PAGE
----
Knowing she would receive no reply, Kym sent texts to Tyler in the weeks that followed.

Jan. 22: Hi Ty. I miss you so much. I love you.

Jan. 24: Hi Ty. I wish you didn’t leave me. I miss you so much.

Jan. 27 (the date of his memorial service): Today is going to be tough Ty. I am so sad and I miss you. I love you Ty.

March 8: Ty. I am mad today. Sad too. But so mad. You didn’t have to go. We would have figured this out. I love you T.

The family trudged forward, starting the Hilinski’s Hope Foundation—a non-profit designed to promote awareness and education of mental health for student athletes—making bracelets, coffee mugs, water bottles and dog tags, all stamped with 3 and the number for the national suicide prevention hotline.

“Support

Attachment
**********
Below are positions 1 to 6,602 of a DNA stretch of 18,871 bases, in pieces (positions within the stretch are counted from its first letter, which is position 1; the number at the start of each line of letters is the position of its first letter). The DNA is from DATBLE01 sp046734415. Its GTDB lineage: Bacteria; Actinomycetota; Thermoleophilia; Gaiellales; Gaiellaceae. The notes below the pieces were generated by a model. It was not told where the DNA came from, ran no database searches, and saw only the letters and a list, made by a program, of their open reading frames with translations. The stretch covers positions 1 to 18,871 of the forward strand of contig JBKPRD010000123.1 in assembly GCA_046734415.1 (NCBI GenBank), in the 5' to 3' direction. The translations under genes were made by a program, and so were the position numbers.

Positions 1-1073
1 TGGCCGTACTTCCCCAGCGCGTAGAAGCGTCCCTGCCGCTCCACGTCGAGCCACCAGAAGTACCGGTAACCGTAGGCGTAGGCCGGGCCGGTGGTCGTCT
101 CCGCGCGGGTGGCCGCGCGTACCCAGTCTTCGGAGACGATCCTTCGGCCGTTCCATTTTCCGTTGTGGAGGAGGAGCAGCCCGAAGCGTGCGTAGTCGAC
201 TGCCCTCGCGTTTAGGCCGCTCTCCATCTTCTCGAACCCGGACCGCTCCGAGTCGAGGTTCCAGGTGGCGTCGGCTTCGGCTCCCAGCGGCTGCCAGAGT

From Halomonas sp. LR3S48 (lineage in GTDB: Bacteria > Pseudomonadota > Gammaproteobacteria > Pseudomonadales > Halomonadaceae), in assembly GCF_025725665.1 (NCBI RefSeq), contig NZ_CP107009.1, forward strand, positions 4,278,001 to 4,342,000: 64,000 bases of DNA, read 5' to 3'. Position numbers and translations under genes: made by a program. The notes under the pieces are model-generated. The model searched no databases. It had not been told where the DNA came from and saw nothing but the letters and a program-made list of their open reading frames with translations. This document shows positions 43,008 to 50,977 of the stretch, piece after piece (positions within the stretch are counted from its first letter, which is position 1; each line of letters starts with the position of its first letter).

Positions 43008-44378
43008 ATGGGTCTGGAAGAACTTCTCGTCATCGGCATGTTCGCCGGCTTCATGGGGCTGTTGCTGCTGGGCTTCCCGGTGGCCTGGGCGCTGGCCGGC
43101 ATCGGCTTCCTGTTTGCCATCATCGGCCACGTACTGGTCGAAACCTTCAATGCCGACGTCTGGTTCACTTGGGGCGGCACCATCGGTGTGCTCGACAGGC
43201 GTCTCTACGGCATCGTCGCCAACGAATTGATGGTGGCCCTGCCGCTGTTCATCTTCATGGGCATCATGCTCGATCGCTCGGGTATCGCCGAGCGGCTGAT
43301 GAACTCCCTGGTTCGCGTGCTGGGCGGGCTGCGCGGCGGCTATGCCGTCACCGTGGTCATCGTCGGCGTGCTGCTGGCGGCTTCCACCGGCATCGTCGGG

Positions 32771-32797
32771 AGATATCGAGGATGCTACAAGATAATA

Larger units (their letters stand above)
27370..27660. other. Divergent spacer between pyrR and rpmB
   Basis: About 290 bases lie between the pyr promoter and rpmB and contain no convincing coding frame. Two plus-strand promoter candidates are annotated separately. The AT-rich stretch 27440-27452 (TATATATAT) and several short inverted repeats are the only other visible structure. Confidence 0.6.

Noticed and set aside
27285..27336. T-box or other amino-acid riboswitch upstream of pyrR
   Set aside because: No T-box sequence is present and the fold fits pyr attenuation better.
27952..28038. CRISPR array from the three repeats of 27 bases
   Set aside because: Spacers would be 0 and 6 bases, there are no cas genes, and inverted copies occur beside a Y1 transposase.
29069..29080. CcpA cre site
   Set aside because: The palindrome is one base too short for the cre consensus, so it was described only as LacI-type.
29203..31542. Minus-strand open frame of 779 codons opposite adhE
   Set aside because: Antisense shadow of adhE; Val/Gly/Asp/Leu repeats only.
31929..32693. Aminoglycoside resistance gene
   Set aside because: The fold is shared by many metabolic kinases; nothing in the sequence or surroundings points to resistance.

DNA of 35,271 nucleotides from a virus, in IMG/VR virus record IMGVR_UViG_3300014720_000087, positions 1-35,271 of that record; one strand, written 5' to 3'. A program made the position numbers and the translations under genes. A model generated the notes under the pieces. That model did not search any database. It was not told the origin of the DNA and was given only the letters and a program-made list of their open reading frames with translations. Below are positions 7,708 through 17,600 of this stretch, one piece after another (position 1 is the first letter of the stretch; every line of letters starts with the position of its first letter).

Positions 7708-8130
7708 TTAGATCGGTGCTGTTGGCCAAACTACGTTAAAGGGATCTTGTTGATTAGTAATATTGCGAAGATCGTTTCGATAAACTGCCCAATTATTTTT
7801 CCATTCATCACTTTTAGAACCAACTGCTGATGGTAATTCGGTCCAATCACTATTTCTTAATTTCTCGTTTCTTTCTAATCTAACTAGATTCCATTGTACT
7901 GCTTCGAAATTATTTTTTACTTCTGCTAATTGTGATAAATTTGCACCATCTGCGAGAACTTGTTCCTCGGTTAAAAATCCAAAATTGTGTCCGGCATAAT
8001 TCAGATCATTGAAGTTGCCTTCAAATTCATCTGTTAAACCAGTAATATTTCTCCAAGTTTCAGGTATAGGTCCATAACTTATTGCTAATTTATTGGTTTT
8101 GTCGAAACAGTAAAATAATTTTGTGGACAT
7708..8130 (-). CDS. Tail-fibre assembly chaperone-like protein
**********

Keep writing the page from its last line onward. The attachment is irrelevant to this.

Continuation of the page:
Then the test results came back. First, the Whitman County medical examiner called to say that Tyler’s toxicology report showed no trace of drugs or alcohol. (“That actually made it worse,” Mark says.) The Mayo Clinic’s findings arrived next. Kym read the sentence—“After reviewing the tissue we can confirm that he had the pathology of chronic traumatic encephalopathy (CTE)”—and started to reconsider her entire search. The diagnosis was Stage 1, the lowest level. But still, Tyler was 21 when he died, he hadn’t played that much in college and for most of his life he manned the most protected of positions. If he had CTE, anyone could. She read that depression was one symptom for Stage 1 and a doctor told her Tyler’s brain looked “like that of a much older, elderly man.”